“So-called charity, with its implicit assumptions of high and low, is no remedy to injustice, but its willing accomplice. Charity allows the privileged the opportunity to buy the silence of their consciences for a few coins (with the added bonus of much to-do being made of their philanthropy)–rather than wrestle with why, in a world of plenty, they wallow in pampered luxury through no particular virtue of their own, while most of the world is in rags, starving, and living in shacks. Jesus advised the rich man to sell everything he had and give it to the poor. The numerous charities operating under his name ever since have set a significantly lower standard.”
Peter Kropotkin, narrater in “The Watch” by Dennis Danvers
Well, it was that or start writing the Great American Novel. Results might have been the same either way.
I think it’s because the battery industry doesn’t want them.
Think about it. My tablet lasts about a day between charges. Suppose the battery was 5 times better: 5 days between charges.
BUT… a battery’s life is measured in charge/discharge cycles. Basically, how many times it can be charged. So a battery that can go 5 days between charges has a lifespan 5 times longer than that of a one day battery.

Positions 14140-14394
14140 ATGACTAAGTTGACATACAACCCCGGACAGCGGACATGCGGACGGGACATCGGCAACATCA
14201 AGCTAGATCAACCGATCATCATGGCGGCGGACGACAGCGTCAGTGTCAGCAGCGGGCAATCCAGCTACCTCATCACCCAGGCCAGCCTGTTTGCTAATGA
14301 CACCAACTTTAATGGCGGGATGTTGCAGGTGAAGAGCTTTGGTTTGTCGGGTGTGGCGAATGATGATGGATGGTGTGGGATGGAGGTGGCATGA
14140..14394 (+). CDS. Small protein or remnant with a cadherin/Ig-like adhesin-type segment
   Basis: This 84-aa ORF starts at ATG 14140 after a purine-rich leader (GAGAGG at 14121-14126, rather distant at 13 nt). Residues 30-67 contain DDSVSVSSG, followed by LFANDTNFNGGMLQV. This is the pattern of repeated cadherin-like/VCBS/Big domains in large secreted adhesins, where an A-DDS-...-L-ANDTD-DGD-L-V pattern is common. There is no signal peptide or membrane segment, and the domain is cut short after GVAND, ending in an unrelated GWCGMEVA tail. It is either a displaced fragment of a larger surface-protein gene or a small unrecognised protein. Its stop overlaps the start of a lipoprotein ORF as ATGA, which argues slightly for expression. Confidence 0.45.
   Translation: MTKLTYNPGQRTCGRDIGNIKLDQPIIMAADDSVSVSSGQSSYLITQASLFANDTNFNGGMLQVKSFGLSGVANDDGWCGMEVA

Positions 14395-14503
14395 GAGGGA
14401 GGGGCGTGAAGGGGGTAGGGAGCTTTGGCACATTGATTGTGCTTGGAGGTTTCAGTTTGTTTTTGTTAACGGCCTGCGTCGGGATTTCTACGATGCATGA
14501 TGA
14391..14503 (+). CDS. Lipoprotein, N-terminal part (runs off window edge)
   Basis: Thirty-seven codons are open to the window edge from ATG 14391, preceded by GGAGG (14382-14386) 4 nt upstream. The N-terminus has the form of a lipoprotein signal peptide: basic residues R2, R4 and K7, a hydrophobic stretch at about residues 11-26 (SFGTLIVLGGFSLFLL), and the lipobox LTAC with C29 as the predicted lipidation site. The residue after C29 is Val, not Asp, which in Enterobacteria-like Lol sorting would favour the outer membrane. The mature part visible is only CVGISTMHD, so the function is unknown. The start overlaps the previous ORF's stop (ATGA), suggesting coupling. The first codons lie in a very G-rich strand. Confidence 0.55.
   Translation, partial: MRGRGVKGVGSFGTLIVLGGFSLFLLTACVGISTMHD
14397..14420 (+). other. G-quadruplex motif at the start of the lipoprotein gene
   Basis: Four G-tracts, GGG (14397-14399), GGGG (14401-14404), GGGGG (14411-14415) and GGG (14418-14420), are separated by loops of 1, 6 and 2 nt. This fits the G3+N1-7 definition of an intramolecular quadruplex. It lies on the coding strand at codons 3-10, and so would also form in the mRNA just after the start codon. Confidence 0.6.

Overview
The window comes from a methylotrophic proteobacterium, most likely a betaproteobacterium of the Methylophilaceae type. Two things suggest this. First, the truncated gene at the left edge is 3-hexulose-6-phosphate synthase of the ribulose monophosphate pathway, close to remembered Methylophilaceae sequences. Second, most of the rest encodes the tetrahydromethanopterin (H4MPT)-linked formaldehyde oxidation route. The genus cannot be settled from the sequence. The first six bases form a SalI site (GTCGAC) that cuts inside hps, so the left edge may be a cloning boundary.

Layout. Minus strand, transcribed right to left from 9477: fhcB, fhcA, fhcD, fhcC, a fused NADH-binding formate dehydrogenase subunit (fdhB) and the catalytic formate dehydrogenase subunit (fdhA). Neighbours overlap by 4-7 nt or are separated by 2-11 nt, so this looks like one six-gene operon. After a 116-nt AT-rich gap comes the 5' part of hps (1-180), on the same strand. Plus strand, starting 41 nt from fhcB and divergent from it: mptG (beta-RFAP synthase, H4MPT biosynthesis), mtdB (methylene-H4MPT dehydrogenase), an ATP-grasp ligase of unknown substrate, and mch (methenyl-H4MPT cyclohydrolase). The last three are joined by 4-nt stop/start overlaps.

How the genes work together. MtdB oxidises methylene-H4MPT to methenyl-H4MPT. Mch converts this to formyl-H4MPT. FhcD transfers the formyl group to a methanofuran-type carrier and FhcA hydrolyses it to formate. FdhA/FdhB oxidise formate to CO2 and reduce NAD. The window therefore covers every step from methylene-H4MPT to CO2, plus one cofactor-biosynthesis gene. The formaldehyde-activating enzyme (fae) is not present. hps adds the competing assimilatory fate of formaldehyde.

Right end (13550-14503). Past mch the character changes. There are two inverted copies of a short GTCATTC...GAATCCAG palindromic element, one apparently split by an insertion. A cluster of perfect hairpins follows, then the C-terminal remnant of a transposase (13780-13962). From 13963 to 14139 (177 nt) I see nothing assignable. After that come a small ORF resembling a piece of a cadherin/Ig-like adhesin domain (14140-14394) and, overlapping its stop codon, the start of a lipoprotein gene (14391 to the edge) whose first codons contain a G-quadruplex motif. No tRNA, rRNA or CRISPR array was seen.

That means the battery industry would sell 1/5th the number of batteries. And they certainly don’t want to reduce their sales!
So it’s battery industry’s fault we don’t have better batteries.
On the door of a local plate lunch place:
It’s all about managing your emotions.
Courtesy of FastCo.Exist.
This is what he has to say in it that I think pertains to all societies:
“Only to the extent that a society is concerned for its most disadvantaged members, can it be considered truly civil.”
Keep that in mind when some Libertarian, anarcho-capitalist or other right-wing lunatic says that society is supposed to be looking out for the rich and powerful.
Also keep note that the Catholic Church’s definition of “most disadvantaged” does not include LGBTQ or women.